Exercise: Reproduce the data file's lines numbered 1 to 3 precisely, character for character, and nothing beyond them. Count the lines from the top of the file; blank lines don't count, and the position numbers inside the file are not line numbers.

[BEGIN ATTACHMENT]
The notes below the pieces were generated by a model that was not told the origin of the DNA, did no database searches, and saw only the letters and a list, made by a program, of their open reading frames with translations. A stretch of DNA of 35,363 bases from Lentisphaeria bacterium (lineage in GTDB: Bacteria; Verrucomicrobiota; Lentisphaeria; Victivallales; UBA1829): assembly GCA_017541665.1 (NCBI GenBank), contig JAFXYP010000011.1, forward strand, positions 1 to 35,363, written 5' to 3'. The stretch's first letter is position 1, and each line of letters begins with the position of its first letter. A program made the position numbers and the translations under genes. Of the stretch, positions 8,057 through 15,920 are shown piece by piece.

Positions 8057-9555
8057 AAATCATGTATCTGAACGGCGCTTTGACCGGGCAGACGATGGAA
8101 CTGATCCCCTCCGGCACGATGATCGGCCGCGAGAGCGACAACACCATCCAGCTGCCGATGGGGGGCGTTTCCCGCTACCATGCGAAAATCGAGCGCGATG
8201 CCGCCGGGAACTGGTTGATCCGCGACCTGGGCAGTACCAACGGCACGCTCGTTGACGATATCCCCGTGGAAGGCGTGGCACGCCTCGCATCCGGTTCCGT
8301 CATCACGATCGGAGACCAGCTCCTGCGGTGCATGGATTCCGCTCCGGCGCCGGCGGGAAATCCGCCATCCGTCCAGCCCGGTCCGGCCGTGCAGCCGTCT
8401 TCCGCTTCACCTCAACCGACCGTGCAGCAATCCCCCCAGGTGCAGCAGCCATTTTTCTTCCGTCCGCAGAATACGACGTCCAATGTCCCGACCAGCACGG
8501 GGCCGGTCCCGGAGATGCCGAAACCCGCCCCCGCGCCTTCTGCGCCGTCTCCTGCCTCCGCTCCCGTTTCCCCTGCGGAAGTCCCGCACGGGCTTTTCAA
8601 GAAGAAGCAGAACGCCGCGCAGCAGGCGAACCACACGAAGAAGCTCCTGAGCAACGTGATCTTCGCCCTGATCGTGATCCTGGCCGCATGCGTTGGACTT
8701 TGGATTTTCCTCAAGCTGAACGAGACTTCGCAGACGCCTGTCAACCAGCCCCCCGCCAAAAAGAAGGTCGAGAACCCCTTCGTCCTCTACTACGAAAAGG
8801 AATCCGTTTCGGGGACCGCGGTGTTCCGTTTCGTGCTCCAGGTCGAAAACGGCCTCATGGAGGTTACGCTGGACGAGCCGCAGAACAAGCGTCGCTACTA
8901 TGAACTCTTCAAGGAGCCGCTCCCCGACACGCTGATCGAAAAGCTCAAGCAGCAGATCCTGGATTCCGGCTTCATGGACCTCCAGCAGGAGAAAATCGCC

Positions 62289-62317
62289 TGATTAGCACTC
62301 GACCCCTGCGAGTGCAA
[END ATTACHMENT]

The notes below the pieces were generated by a model that was not told the origin of the DNA, did no database searches, and saw only the letters and a list, made by a program, of their open reading frames with translations. A stretch of DNA of 35,363 bases from Lentisphaeria bacterium (lineage in GTDB: Bacteria; Verrucomicrobiota; Lentisphaeria; Victivallales; UBA1829): assembly GCA_017541665.1 (NCBI GenBank), contig JAFXYP010000011.1, forward strand, positions 1 to 35,363, written 5' to 3'. The stretch's first letter is position 1, and each line of letters begins with the position of its first letter. A program made the position numbers and the translations under genes. Of the stretch, positions 8,057 through 15,920 are shown piece by piece.

Positions 8057-9555
8057 AAATCATGTATCTGAACGGCGCTTTGACCGGGCAGACGATGGAA